Every year thousands of anglers participate in fishing tournaments across the Great Lakes, with prizes ranging from a couple hundred bucks to tens of thousands of dollars. Some, like the Lake Erie Fall Brawl, offer new fishing boats valued at more than $100,000 as top prizes. Some events are targeted toward professional anglers, while others pair a professional angler and an amateur angler. Many are friends and family-oriented, often benefitting a conservation angle or a local charity.
No matter the stakes, it’s always fun to see the biggest fish people can hook and land.
Two new tournament trends that have been gaining traction in the past few years involve using much smaller boats to go after fish, and after catching the fish, being much nicer to them.
Goodbye frying pan, hello cell phone
That’s the gist of catch-and-release tournaments, such as those operated by apps and sites like FishDonkey and TourneyX. The traditional “weigh-in” doesn’t happen onshore in front of spectators and other anglers. Instead, it happens continuously in cyberspace, allowing anglers and spectators to stay up-to-date on the angling action in real time. And all the fish are released after being netted and documented.
“They’ll just snap a good quality picture of the fish with something that’s very precise. The fish is tucked up to the end, the mouth is closed and your hand’s not covering anything,” explained Chuck Earls, who is the first – and only – Lake Erie kayak fishing guide licensed by the Ohio Department of Natural Resources. “They’ve dialed it in pretty good.”
Some catch-and-release tournaments use a combination of weight and length to determine winners. And if you’re thinking how easy it might be to cheat, think again.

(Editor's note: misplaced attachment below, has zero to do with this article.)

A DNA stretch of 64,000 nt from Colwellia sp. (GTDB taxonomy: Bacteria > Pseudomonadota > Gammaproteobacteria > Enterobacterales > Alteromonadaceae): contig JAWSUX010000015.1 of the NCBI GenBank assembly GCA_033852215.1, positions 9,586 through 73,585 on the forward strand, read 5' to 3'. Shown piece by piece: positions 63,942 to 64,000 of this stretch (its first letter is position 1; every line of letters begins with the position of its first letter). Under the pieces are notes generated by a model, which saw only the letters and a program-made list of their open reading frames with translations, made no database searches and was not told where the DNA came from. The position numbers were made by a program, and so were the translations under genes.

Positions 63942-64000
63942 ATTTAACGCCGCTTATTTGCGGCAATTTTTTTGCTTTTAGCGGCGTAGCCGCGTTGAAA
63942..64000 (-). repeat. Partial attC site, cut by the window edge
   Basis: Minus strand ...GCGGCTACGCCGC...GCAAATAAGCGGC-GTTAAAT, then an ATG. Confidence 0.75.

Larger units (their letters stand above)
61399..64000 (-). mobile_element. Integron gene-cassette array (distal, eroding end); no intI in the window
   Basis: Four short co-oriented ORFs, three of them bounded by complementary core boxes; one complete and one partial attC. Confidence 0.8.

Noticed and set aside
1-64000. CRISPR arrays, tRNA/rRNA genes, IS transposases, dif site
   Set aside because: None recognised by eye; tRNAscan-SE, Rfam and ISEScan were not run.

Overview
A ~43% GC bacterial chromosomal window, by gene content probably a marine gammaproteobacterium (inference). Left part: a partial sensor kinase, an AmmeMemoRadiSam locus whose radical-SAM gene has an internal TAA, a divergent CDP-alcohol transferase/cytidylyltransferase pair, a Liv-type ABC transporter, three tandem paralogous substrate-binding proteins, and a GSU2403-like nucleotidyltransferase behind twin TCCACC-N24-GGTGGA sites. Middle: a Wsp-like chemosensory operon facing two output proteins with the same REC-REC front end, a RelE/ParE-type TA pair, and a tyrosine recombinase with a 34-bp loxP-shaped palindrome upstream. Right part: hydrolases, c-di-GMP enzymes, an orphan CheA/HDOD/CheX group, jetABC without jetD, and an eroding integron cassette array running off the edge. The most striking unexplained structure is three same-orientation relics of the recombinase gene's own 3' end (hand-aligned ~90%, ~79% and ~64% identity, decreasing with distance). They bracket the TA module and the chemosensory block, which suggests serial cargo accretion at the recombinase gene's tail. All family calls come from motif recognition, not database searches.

“If you can imagine it, it’s happened. People are going to cheat, you know?” Earls said. “There’s been guys that have photoshopped different tails on there, there’ve been people that cut tails off fish then covered the gap with their hand holding the fish down. A friend of mine owns the Ketch Board company, which is often the only legal measuring board you can use to measure fish.”
Earls said anglers have been known to flex cheaper plastic measuring boards to produce a “longer” fish.
Those things can happen, he said, when people are fishing for big money, like the Kayak Trail Bass Fishing Championship with a $100,000 grand prize. That’s why digital tournaments are thorough, often including requirements that officials can examine metadata of all images and videos.
In addition to large winnings, Earls said, the rise of catch-photo-release fishing tournaments opens up new outdoors opportunities for anglers. And those tournaments are especially amenable to kayak anglers, who don’t have live-wells to keep fish in, usually needed for traditional live-fish weigh-ins.
“I think the key thing to promote with kayak fishing is these guys are trying to make sure they’…….